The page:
The conversation around the future of the accounting profession usually veers to digitisation of the profession or the role artificial intelligence (AI) will play in transforming the practitioner's duties. However, there are additional predictions one can make about how accounting will or should evolve over the next five to 10 years.
Professor Rashied Small, education and training executive at Saipa.
Technologies like AI, internet of things (IoT), blockchain and cloud computing will continue to disrupt classical accounting but won’t replace accountants. Rather, the practitioner’s value proposition will migrate away from manual transaction entry, compiling reports and number crunching. Instead, they will channel automatically generated insights into actionable business development initiatives, risk management plans, flexible and sustainable business models, and much more. In short, today’s accountant will be tomorrow’s strategic advisor.
Persistence of accounting
The US Bureau of Labour Statistics predicts a 10% growth in the demand for accountants and a 19% growth in the demand for financial managers until 2026. That's better than the average US profession and, with the need for accountants growing worldwide, a similar projection would be valid for South Africa. So, robots and AI’s aside, the accountant's services should remain a key business function for at least the next decade.
Iceland recently made it illegal for a man to earn more than a woman. This is a very positive step forward in combating gender discrimination, but it does little to address concerns that many professions are still dominated by men. A quick analysis of the membership count renders a gender ratio of approximately one female accountant to every two males.
It is therefore not a prediction, but a fact that the profession needs to change dramatically over the next decade. Firms must actively encourage women, who have been marginalised in the past, to enter the profession and give them assurance of equal pay, opportunities and treatment.
In five to 10 years from now, a new generation of accountants will have entered the workforce. But will they represent South Africa’s true demographics? To ensure they do, South Africa needs more black accounting candidates today. First, though, we must acknowledge the economic constraints many young black Africans face and provide stronger programmes to help them reach their goal. This includes subsidised education, possible earn-while-you-learn opportunities, and career support that turns an unattainable dream into an achievable future.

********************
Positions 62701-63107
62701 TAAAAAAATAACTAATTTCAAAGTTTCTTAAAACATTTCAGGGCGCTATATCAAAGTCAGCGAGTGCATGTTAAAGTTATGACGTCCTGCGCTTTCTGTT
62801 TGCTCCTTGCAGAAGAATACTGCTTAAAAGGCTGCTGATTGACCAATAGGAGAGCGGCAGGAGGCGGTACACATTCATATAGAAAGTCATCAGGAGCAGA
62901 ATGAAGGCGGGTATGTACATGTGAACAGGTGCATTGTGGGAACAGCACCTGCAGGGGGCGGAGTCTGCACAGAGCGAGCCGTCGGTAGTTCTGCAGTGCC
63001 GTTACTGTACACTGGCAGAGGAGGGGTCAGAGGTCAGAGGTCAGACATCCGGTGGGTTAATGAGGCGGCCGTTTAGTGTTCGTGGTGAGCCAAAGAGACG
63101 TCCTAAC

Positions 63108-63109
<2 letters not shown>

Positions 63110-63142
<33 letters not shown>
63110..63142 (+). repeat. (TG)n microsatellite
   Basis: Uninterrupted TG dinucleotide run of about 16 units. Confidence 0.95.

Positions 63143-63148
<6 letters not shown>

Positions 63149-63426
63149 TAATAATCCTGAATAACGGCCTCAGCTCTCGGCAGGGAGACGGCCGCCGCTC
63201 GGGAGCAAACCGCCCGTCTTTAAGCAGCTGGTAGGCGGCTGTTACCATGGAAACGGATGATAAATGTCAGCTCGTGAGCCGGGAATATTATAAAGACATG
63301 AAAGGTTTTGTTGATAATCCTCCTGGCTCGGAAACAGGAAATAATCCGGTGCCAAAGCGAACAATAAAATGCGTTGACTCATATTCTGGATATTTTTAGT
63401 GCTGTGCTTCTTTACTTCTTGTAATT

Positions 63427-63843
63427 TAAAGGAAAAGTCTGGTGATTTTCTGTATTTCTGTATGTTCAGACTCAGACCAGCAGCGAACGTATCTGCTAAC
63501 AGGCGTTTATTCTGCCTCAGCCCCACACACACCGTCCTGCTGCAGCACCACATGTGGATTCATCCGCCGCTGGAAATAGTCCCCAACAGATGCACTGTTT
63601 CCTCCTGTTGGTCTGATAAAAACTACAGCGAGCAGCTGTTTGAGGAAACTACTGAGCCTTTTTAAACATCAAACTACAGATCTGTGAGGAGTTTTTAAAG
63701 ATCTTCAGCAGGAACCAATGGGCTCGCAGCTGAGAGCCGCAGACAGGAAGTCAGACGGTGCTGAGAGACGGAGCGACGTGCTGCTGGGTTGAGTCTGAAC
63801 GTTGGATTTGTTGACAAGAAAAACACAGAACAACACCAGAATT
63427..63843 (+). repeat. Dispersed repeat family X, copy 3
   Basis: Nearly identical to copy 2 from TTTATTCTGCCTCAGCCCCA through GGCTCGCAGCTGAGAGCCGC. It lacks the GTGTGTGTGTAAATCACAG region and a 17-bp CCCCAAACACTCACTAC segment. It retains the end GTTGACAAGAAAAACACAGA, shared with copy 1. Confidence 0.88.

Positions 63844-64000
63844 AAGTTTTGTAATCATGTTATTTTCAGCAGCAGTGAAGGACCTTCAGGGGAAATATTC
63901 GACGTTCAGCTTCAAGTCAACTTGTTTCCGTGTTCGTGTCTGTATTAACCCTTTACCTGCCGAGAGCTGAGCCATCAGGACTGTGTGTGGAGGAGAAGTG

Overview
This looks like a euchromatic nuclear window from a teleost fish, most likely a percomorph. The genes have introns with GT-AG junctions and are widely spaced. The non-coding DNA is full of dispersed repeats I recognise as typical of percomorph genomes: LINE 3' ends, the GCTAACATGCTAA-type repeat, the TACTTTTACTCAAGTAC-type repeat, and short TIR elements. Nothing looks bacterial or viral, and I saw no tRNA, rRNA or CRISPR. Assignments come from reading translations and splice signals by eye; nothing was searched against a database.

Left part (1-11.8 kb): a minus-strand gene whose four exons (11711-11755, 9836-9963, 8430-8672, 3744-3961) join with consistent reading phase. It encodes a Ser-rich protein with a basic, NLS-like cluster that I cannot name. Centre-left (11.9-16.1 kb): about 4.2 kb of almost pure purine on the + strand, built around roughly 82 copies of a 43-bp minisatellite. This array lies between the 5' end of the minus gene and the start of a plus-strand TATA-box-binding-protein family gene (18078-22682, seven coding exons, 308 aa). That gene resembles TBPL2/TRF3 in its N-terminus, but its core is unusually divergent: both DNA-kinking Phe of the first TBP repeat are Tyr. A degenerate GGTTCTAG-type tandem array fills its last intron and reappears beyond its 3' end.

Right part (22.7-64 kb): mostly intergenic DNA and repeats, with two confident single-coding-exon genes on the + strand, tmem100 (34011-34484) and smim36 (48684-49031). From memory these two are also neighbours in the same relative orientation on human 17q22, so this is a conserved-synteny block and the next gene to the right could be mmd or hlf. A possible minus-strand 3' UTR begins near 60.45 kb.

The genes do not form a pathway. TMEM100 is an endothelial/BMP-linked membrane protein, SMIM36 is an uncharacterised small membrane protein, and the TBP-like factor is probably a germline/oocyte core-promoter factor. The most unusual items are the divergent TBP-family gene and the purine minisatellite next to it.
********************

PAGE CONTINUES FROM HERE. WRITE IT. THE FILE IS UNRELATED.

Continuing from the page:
Earlier this year, it was reported that there was a cross-party consensus in the UK parliament that the Big 4 firms have become complacent. The country’s Competition and Markets Authority (CMA) has suggested forcing companies to use two alternating audit firms with only one being a Big 4 practice. This will increase competition from smaller firms, like Grant Thornton or BDO, compelling the giants to take service excellence and adherence to standards seriously. Likewise, in South Africa, stricter laws are being developed in the wake of several high-profile scandals. Such attempts to curb misconduct will likely pick up pace around the world. By 2030, legislation governing accounting practices will be even more restrictive and specially appointed industry watchdogs with legal clout could exist. The ROSC report published in June 2013 recommended that both the auditing and the accounting professions should be regulated. Professional accounting organisations, including the Independent Regulatory Board for Auditors (IRBA) made a submission to National Treasury about the proposed regulations of the accountancy profession, however, the discussion on this matter has been delayed.
Does the quality of historical data affect AIs decision-making abilities? Can AI learn unethical behaviour? How can accountants give assurance on an AI’s financial assumptions based on data too large for humans to analyse? Could AI’s spontaneously invent cryptic accounting processes and should we stop them? Global standards bodies have begun asking these difficult questions to develop new standards that enable automation while still protecting the public interest. These standards will, therefore, become much more sophisticated, regulating both humans and machines.
Tertiary education, initial professional development (IPD) and continuing professional development (CPD) frameworks will evolve to complement technology adoption. They should also take cognisance of the professional accountant’s ever-changing role in response to this trend. As mentioned, soft skills will enhance the practitioner’s ability to bring meaningful solutions to the table based on the insights generated by intelligent systems. So they will feature prominently in these programmes. Many future accountants, now operating at an advanced strategic level, may even choose to pursue advanced qualifications, like an MBA.
Embracing the future
While accountants will still be in demand for quite some time, they must start preparing themselves to move in synch with the forces that will shape the industry over the next decade. By doing so, they will promote themselves to a more valued position than ever.